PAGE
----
A BIRD’S EYE VIEW DOESN’T ALWAYS MEAN TWENTY-TWENTY VISION – NOT FROM THE CAB OF A CRANE. MARGO COLE HIGHLIGHTS AN IMPORTANT SAFETY DEVELOPMENT…
How quickly or safely do you think you could manage a complex car journey if you drove blindfolded and were relying entirely on instructions from someone in the back seat? It sounds preposterous. But, according to BlokCam joint managing director Ben Windass, that’s similar to many crane operators’ experience on construction sites. They cannot see what they are lifting; they are relying entirely on hand signals or two-way radio communication with a banksman on the ground.
BlokCam manufacture and distributes a range of wireless systems which enable the crane driver to see – and even hear – exactly what is going on at the hook block. Windass says it is the equivalent of removing the blindfold in the driving analogy: “If you take the blindfold off, the job becomes immeasurably simpler.”
The idea for the BlokCam system came from direct experience on site with sister company Compact Lifting Group. “Because we do a lot of contract lifts, we see a lot of scenarios where the crane operator is completely blind to the lift – for example if they are picking up or dropping a load behind a building, or down a shaft, or behind a fence,” explains Windass. “There are far too many instances where the operator is blind to the load and has to rely visually on hand signals, or radio communication.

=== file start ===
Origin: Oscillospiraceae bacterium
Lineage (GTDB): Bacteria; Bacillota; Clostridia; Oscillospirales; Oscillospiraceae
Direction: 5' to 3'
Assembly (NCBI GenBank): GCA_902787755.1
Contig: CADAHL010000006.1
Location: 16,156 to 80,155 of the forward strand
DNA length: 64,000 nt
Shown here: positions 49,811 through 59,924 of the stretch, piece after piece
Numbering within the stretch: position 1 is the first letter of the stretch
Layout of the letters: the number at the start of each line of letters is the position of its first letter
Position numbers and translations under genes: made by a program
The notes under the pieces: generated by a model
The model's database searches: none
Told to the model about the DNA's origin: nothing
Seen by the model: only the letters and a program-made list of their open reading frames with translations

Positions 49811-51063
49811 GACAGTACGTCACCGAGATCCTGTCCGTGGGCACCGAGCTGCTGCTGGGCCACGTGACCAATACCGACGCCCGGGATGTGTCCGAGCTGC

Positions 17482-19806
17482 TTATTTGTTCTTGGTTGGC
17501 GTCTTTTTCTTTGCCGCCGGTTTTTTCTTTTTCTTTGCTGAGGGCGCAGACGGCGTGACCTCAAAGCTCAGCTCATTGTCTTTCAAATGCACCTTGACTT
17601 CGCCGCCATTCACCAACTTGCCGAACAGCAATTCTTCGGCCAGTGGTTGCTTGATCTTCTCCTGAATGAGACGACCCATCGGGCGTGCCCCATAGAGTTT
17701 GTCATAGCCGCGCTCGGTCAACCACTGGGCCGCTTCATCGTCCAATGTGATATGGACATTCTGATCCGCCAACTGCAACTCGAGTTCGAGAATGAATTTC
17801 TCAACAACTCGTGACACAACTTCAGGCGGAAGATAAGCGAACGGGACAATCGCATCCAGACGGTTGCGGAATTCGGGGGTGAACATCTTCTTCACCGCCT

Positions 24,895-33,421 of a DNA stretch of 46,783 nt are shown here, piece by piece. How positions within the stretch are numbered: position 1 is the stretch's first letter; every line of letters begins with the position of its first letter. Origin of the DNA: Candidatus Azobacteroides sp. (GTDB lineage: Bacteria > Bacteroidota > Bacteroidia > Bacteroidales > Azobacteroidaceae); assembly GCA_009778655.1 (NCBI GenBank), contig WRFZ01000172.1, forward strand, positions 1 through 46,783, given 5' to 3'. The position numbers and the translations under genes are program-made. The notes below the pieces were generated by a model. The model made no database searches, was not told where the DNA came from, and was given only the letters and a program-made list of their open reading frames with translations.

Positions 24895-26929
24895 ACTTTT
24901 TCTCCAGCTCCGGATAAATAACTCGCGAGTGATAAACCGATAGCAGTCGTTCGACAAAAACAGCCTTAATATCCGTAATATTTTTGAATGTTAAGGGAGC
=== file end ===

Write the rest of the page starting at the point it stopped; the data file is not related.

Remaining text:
“Unfortunately, there are some slingers, riggers, banksmen and signallers out there who don’t use the correct signals or radio communication: or don’t stay in regular communication during the lift.
“And it’s not just blind lifting,” he adds. “Regardless of the size and direct line of sight – most loads create blind spots. You may have a load that’s just so physically big that you can’t see what’s behind it, and you can’t see the banksman. The load itself may leave the operator blind to huge areas of uncertainty and concern.”